Historical Tales: 11—Roman - Charles Morris
In the year 504 B.C. a citizen of Regillum, of much wealth and importance, finding himself at odds with his fellow-citizens, left that city and proceeded to Rome, with a long train of followers, much as the elder Tarquin had come from Tarquinii. His name was Atta Clausus, but in Rome he became known as Appius Claudius. He was received as a patrician, was given ample lands, and he and his descendants in later years became among the chief of those who hated and oppressed the plebeians.
About half a century after this date, one of these descendants, also named Appius Claudius, was a principal actor in one of the most dramatic events of ancient Rome. The trouble which had long existed between the patricians and the plebeians now grew so pronounced, and the demand for a reform in the laws so great, that in the year 451 B.C. a commission was sent to the city of Athens, to report on the system of government they found there and elsewhere in Greece. After this commission had returned and given its report, a body of ten patricians was appointed, under the title of Decemvirs (or ten men), to prepare a new code of laws for Rome. They were chosen for one year, and took the place of the consuls, tribunes, and all the chief officials of Rome.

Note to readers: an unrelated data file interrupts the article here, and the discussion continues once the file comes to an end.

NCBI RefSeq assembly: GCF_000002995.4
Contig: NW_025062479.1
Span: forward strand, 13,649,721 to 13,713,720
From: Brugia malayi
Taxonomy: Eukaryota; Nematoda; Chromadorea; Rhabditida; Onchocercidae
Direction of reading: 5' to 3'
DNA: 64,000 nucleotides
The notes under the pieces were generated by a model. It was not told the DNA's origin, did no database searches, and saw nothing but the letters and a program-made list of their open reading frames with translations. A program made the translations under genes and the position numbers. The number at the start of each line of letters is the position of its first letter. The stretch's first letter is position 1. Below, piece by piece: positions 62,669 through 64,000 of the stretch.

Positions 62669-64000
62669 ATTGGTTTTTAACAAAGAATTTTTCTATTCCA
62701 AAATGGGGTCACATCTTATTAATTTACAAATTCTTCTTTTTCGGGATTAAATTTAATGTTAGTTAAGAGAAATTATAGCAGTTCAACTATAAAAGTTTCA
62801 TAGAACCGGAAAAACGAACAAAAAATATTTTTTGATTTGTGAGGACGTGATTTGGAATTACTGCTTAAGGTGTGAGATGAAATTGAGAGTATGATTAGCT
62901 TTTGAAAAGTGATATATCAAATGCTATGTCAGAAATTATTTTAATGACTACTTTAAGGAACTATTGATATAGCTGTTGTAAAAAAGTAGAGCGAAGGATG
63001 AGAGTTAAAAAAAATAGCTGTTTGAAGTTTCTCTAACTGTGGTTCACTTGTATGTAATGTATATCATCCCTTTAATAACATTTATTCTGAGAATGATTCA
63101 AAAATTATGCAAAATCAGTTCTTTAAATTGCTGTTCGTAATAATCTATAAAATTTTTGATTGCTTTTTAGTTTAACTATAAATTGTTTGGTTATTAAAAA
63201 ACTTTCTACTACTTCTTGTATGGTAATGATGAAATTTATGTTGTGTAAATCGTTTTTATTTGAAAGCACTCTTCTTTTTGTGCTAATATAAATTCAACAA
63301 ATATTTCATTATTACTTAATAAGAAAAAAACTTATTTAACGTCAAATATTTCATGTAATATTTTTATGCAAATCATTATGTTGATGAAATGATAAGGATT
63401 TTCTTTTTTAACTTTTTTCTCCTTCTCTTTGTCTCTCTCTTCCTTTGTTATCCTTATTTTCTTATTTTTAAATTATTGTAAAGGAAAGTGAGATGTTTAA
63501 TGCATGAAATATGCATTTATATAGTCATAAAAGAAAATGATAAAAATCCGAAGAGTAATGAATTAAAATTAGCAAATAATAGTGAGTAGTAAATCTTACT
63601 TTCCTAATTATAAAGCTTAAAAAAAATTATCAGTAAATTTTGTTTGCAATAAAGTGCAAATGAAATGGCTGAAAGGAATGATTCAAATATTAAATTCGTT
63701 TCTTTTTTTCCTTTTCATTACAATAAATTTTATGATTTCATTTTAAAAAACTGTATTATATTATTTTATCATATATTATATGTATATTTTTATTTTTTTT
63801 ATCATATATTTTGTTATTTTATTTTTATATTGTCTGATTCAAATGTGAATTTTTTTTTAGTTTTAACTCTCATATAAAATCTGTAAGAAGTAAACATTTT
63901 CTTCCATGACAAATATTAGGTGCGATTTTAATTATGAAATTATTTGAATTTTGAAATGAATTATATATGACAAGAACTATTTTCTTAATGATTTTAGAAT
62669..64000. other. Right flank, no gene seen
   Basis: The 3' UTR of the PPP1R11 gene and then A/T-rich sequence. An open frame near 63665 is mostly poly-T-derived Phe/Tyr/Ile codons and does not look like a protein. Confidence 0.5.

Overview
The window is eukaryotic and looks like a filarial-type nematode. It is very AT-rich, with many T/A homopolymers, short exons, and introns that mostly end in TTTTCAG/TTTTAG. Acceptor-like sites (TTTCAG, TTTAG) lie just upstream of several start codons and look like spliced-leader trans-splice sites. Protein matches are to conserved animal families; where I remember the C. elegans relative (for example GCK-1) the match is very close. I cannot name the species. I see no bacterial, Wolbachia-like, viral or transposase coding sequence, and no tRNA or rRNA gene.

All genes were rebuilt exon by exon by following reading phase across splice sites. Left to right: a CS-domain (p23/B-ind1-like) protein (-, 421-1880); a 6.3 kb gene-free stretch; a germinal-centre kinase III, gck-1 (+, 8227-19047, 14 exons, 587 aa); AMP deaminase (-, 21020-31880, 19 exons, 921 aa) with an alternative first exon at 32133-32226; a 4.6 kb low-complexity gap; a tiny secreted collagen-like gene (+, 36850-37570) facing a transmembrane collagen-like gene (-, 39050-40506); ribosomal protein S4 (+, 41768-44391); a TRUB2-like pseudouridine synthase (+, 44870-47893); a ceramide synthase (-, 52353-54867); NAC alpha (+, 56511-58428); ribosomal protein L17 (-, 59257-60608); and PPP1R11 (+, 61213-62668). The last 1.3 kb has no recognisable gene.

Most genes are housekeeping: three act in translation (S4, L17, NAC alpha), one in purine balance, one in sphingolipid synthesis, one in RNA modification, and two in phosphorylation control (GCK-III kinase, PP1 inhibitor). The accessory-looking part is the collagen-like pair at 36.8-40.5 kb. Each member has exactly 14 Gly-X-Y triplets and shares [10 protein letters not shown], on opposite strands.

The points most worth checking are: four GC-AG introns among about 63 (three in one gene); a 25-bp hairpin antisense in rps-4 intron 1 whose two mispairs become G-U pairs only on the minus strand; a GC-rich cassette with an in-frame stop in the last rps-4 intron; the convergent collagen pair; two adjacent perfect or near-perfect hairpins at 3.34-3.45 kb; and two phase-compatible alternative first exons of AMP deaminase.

At the head of this body was Appius Claudius. The laws of Rome had previously been only partly written, the remainder being held in memory or transmitted as traditions. A complete code of written laws was desired, and to this work the decemvirs set themselves diligently. After a few months they prepared a code of laws, which was accepted by nobles and people alike as fair and satisfactory, and it was ordered that these laws should be engraved upon ten tables of brass and hung up in the comitium, or place of assembly of the people, where all might read them and learn under what laws they lived. It is probable that the plebeian demand for reform was so great that the decemvirs did not dare to disregard it.